Joe Nadol

Okay. And then on your commercial OE outlook, I may have missed it. If you guys broke out broadly what you’re anticipating for Fiscal Year '10 in -- for biz jets and for your transport that would be helpful. And then what underlying assumptions do you have there? You had talked about a narrow body cut in your numbers before. Is that still part of the plan?

Clay Jones

Yes, it is. If you look at our commercial sector, it’s a combination of ups and downs. We’re seeing an increase and improvement in OE sales here in the -- probably first maybe even the second quarter as the effect of the Boeing strike to the positive variants.

And then offsetting that toward the back half of the year will be the reduction in the wide body production rates that have already been announced as well as the -- at least, potential anticipation of a narrow body cut that could occur probably in our fourth quarter. So we are accommodating that, even though the closer we get to that, the likelihood of it is anybody’s guess. But that was contained in our guidance.

And then for business jets, we’re just assuming that after this quarter were at stabilized rate and we’ll see no growth in that for the year. We’ll probably see a little improvement in regional jets as those become a little bit more popular in this constrained economic environment.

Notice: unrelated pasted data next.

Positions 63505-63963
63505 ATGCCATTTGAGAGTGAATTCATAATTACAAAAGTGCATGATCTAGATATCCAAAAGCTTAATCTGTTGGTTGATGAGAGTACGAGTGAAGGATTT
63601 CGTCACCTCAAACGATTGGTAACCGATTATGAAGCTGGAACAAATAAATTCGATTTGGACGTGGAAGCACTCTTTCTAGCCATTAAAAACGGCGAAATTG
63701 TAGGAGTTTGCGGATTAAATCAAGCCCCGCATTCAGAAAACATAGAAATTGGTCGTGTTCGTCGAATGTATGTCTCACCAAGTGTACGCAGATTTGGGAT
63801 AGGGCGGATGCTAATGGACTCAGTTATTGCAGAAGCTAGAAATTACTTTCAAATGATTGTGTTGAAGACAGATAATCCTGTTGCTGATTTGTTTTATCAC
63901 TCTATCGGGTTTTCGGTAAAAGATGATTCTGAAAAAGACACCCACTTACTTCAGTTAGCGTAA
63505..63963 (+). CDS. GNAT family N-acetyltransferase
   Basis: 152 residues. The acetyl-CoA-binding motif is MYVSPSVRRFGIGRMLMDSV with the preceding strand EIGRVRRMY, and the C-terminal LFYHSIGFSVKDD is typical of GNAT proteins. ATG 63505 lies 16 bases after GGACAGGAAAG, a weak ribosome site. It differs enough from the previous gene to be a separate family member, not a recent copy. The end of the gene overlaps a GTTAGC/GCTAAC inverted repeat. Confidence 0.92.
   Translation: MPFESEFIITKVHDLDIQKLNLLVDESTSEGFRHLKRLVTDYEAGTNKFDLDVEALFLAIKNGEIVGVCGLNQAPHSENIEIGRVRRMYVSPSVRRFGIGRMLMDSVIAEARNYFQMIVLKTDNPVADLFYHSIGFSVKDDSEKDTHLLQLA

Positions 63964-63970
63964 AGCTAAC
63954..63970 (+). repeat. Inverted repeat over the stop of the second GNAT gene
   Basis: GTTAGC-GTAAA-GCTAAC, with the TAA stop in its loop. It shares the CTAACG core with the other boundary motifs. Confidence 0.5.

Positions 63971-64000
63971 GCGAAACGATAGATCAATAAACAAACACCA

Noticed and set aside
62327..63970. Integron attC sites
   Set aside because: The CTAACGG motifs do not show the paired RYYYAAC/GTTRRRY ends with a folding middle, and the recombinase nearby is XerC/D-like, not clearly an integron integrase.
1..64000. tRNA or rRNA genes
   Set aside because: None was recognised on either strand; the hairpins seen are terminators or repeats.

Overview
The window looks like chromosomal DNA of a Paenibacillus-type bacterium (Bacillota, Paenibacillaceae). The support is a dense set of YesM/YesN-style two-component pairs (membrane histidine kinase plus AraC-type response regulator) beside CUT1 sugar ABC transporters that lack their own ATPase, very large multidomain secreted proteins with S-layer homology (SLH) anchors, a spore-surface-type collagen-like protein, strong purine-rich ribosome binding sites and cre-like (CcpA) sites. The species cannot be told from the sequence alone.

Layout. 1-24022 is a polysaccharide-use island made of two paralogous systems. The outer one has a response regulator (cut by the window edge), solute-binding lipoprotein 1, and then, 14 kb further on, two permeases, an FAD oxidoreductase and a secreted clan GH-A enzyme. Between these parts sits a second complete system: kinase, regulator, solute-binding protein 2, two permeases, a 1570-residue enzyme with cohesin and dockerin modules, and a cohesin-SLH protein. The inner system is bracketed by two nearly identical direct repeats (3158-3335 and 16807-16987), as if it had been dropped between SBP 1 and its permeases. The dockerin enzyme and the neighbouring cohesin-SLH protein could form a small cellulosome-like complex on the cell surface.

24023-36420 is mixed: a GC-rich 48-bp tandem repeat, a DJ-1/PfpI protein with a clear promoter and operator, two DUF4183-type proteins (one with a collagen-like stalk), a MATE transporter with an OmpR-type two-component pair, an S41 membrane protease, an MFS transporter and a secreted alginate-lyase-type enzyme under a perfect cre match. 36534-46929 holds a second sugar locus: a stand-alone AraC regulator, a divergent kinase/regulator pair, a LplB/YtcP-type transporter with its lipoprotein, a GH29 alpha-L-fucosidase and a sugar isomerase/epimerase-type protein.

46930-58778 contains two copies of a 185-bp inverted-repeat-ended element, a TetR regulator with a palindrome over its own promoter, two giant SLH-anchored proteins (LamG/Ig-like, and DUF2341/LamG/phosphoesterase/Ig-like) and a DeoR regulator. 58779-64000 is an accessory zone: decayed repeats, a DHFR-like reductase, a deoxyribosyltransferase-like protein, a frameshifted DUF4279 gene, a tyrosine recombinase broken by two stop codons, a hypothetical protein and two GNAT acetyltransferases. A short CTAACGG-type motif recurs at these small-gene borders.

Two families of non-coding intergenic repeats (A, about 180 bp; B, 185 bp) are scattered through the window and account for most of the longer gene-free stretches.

Joe Nadol

So for biz jets you’re baking in negative. But that’s really the first half of the year comparable from the back half of the year, you’re looking for that to go positive? Did I get that right?

Clay Jones

No, no, no, not at all. What we think is you’ll see -- we’re saying that we’ll see no growth. Maybe just a slight decline as the OEMs continue to rationalize their output levels. And then the comparables having that big effect in the first half of the year or so. If I was looking at net for the year, we’re looking at biz jets being down 30% year-over-year.

Joe Nadol

Right.

Clay Jones

So forget the seasonality. Just say net for 2009 and then compare it to 2010. It's down 30%.

Joe Nadol

Okay, okay. All right. Thank you.

Operator

Your next question comes from the line of George Shapiro [ph].

Clay Jones

Hi there, George.

George Shapiro